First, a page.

Wednesday, September 21, 2011

Trying something new....Beadweaving.

While visiting the blogs of the Bead Soup Blog Party participants (see pervious blog post for my Reveal), I found that I was captivated by the designers who used bead weaving techniques to complete their projects. I was so taken with their designs that I did a little research today to learn more about bead weaving….

Great Book by Ann Benson
The art of weaving in general is a process that I’ve been exposed to for many years. My Grandmother spent hours weaving cloth (to use as farmhouse rugs) by means of a huge loom, so I have a basic knowledge of how to weave. However, my research illustrated that many different weaving techniques and stitches incorporating beads have been used throughout history. I have a lot of catching-up to do…

Step 1
Step 2
Step 3
From my research I’ve found the term “beadwork” seems to be misunderstood (I wasn’t using it correctly). Many people do not realize there is a difference between "beadwork," and "work done with beads."

“Work done with beads” is typically a group of beads strung together, as with a necklace. The stringing is simple and straightforward, we focus on the beads. The beads by themselves are interesting, and the placement on the string ideally enhances the beads. My lampwork bracelet below is considered “Work done with beads”.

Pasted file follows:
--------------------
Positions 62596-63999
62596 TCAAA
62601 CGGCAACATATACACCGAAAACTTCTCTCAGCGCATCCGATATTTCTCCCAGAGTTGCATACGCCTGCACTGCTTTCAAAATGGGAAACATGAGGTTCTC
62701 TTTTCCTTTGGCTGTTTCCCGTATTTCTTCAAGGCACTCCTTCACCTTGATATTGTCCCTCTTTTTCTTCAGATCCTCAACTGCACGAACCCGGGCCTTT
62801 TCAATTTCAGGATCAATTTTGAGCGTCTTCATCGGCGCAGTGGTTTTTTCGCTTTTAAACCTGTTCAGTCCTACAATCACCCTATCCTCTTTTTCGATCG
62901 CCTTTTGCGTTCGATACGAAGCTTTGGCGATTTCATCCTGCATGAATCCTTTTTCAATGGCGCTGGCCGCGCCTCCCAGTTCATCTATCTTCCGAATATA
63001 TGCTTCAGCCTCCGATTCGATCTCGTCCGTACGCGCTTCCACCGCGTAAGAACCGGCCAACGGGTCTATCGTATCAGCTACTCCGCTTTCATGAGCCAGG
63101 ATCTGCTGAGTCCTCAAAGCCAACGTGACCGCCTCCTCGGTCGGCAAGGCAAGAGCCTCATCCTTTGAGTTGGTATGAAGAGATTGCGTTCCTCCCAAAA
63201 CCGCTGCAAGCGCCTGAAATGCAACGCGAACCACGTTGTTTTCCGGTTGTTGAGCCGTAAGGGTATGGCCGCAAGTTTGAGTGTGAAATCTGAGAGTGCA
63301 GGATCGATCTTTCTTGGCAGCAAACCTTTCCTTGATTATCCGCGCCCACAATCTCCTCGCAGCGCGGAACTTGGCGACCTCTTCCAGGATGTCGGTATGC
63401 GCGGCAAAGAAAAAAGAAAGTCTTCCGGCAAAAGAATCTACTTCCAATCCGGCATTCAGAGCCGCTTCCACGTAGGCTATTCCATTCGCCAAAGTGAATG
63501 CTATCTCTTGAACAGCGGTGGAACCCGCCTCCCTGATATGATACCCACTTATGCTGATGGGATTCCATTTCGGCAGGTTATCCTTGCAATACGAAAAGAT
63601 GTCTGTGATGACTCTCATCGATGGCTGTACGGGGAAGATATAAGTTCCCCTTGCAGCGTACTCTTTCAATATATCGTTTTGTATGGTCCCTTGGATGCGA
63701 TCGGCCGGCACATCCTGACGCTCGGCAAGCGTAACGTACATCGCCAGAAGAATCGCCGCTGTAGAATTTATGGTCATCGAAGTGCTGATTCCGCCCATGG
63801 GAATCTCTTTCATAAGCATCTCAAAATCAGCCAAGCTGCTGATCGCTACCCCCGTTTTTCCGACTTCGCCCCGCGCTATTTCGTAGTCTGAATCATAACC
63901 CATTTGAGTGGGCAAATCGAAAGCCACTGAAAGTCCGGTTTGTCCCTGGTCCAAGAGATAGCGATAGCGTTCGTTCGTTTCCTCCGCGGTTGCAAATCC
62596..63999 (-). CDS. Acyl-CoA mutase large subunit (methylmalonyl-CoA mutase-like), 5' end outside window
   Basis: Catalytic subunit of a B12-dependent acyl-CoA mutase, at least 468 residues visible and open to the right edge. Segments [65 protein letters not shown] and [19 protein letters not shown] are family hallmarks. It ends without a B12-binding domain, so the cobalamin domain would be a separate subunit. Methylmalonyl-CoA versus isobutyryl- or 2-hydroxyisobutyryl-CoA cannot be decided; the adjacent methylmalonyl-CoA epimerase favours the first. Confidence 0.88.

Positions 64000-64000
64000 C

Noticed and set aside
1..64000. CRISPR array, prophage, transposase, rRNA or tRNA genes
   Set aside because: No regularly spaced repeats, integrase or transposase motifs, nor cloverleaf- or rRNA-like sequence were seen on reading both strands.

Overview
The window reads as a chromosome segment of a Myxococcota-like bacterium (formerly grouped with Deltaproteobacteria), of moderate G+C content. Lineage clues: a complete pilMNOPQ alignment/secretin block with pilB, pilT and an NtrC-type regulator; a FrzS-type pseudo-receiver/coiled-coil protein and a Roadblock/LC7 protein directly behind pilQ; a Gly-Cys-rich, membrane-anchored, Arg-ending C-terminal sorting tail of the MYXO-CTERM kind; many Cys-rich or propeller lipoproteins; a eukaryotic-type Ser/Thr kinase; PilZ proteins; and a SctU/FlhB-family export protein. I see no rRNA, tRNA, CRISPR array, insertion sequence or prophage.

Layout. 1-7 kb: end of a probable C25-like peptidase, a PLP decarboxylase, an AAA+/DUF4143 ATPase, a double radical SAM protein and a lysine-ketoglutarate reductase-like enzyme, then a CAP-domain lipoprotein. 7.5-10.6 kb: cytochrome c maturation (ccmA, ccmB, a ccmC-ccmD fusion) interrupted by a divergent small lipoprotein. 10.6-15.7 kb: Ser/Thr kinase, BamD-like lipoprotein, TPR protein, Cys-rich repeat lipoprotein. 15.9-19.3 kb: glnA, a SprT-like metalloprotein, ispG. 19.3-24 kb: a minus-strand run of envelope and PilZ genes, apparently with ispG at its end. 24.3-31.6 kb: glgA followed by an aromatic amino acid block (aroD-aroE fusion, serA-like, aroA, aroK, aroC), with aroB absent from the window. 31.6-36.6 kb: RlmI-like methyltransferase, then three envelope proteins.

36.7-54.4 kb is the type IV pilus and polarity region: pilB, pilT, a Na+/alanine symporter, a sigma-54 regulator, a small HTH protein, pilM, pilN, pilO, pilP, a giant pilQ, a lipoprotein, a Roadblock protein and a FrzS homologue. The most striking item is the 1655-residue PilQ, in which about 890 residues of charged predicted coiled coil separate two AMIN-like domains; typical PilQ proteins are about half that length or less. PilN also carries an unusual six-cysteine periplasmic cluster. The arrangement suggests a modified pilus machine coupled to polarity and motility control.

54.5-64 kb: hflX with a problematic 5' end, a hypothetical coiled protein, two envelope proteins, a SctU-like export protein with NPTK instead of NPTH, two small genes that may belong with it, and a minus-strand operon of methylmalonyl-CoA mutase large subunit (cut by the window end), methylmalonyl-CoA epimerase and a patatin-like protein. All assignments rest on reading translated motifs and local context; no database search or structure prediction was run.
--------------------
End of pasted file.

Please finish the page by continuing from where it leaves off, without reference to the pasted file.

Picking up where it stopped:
“Beadwork”, it's just the opposite. The beads in beadwork (basically -- don't hold me to this rule in all instances) are plain and do not hold great interest by themselves. However, their placement pulls together the overall pattern; it’s viewed as one design, not individual beads. This technique demands precision, patience, consistency, and vision. Beadweaving is considered “beadwork”. Check out an example below....
I found that there are literally hundreds of stitches and variations of the different stitches allowing bead weavers to make jewelry, decorations, and even 3-D art with beads. Many free tutorials are available on the internet. The process seems time consuming, but in the end well worth the effort. Below are some examples of amazing beadwork I found on Etsy.
So...I’m ready to give it a go! I’ve found lots of information about the tools needed to get started. I’m off to the local craft store to purchase needles and string. I already have some larger seed beads that I will use to practice. I read that starting with large beads makes learning the technique a lot easier. Wish me luck!

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  1. I am always amazed at people who create those amazing beaded pieces. I hope you enjoy the process. I can't wait to see what you come up with. Good luck!
    Everyday Inspired

  2. Trying something new is always such a fun and positive experience! Beadwork is just gorgeous too!

  3. I have been a bead weaver for years and years. I recommend you subscribe or follow my blog buddy Mandy at Beads for Brains- she is learning a new technique daily and sharing it with the rest of us. Her blog is here:
    She has plenty of links to free patterns.

  4. All beautiful work but I am loving Edoras the most. Bead weaving is a wonderful way to learn patience. I haven't done it in a while but this is inspiring me to get back to it.

    Thanks for sharing,

  5. If you're interested in bead weaving I definitely say give it a go! It's always great to see more seed beaders! 

    The three step diagram in your post is for the peyote stitch, and the beaded cuff is a two-drop peyote stitch design. There are kneed numerous tutorials available online, but if you have any questions about peyote stitch or right angle weave I'd be happy to help.